Event Details

To understand how real the threat of cybercrime is to private companies, one need only look at Notpeya, an impish piece of malware hidden in a seemingly innocuous tax software package. The virus struck Ukraine in 2017, knocking out federal agencies, transport systems, cash machines—even the radiation monitors at Chernobyl. It then went rogue.

Notpeya wormed its way from the computers of multinational firms with local outposts in Ukraine to their global operations, causing collateral damage to victims ranging from Maersk and Saint-Gobain, to American drugmaker Merck, the last of which lost 40,000 computers in the blink of an eye and was forced to halt manufacturing of its human-papillomavirus vaccine. The total damage caused by the hit was put at $10bn, making it the costliest such attack ever.

Japan has not been spared the stress or the cost. In 2022 Toyota's supply management system was hacked, forcing it to shutdown all 14 domestic factories for the first time in its history and at the cost of 13,000 cars of output. In September, the official Japanese government's website e-gov was breached, allegedly by Killnet, a Russian hacker entity. One month later, a government-affiliated hospital in Osaka was hit by a ransomware attack. Whether the ransom was paid is not clear, but by December the hospital was still filling patients' charts by hand.

According to MIC (総務省), 54% of Japanese firms fell victim to some sort of cyberattack in 2020. For any company, the threat of cyber crime weighs heavily on corporate management and its presence riles executives. But are companies in Japan doing enough to protect themselves? What are the new threats to be faced in 2023? How much are companies allocating to cyber protection, and how much should they? At this event, we bring together experts with an engineering background who understand and can explain the technical complexities of cyber threats, as well as representatives from the corporate world and public policy, who can update our network on the key challenges for one of this year's most critical topics.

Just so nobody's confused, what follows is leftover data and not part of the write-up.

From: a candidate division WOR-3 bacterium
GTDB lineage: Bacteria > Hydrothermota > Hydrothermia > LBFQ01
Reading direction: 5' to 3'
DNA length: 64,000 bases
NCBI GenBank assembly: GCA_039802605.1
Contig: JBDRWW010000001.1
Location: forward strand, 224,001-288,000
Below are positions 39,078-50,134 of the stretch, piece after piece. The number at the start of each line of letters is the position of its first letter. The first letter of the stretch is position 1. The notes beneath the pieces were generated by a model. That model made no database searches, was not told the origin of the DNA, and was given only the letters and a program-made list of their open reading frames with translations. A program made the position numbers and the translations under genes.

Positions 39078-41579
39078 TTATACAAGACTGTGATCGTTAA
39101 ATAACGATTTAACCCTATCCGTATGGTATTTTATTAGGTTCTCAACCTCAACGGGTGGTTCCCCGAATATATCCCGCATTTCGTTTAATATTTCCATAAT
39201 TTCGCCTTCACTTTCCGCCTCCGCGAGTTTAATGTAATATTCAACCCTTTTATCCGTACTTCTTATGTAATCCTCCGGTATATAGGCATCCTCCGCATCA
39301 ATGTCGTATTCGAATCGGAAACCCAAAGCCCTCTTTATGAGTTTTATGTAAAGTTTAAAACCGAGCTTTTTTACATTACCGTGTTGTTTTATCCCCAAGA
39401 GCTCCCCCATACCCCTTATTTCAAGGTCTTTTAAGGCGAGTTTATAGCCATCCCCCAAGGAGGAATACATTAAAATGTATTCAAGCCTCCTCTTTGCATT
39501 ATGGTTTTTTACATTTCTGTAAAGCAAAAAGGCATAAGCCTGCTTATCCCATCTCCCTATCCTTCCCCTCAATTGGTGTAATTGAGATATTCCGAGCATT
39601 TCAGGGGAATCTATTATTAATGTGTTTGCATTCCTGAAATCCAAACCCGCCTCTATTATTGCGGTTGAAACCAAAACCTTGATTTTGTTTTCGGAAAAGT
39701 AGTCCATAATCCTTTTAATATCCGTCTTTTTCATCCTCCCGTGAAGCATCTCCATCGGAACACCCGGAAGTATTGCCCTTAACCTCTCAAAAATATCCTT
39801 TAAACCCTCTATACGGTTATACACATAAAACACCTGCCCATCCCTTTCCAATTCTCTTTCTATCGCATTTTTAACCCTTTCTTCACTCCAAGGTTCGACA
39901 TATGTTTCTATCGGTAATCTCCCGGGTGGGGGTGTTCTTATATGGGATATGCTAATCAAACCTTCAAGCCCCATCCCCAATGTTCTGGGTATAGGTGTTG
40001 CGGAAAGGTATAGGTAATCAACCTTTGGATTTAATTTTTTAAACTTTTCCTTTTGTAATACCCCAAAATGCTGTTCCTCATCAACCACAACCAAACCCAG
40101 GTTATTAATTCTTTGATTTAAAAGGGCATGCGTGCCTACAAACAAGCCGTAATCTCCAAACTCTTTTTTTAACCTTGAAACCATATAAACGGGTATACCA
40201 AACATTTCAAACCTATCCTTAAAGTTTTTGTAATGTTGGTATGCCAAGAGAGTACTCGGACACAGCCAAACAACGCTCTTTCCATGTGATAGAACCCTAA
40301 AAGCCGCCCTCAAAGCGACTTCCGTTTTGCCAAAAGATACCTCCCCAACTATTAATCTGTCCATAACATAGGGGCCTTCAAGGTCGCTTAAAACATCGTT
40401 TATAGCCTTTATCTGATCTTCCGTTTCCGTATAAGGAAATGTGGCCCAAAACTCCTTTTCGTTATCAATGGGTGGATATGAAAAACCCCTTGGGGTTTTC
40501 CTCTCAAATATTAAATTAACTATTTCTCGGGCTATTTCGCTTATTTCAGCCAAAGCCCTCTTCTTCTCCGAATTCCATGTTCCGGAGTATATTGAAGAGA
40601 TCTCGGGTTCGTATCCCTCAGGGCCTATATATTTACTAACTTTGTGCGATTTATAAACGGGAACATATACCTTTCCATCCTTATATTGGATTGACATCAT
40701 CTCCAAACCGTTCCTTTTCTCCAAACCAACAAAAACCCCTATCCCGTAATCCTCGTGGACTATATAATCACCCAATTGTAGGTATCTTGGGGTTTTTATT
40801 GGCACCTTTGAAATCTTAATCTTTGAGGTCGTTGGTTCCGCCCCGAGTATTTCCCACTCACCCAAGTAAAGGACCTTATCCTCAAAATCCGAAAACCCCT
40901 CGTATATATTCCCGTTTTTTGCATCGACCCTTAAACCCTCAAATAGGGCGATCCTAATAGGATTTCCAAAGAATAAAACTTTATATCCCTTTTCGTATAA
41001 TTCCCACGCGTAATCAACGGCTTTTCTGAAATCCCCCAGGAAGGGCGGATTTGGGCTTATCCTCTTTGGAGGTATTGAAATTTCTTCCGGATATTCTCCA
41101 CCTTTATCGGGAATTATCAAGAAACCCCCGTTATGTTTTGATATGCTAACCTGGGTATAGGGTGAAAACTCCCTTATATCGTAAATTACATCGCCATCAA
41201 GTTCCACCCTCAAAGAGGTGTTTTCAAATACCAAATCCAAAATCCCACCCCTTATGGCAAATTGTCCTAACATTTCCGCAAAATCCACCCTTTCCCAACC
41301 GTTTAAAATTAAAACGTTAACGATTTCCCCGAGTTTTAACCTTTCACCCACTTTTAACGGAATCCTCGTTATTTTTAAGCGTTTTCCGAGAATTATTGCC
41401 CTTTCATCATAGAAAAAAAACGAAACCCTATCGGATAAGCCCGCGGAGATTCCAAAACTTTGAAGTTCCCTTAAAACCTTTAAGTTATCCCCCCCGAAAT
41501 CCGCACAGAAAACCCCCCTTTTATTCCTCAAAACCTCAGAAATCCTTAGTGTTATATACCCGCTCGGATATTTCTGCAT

4:30 PM - 4:40 PM
4:40 PM - 6:00 PM
6:00 PM - 7:00 PM


The Ritz-Carlton, Tokyo : 2F Grand Ballroom

Tokyo Midtown
9-7-1 Akasaka

Minato-ku, Tokyo, Japan

If you have any questions please contact EICN North Asia

Contact Organizer

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  • The Honarable Takuya Hirai (Japan's first Minister of Digital)

    The Honarable Takuya Hirai

    Japan's first Minister of Digital

    Takuya Hirai has a long political career with Japan’s LDP and currently serves as a member of the House of Representatives. He is a native of Takamatsu City in Kagawa Prefecture, and graduated from Sophia University in 1980. He was elected to the House for the first time in 2000 and since then he has served eight consecutive terms.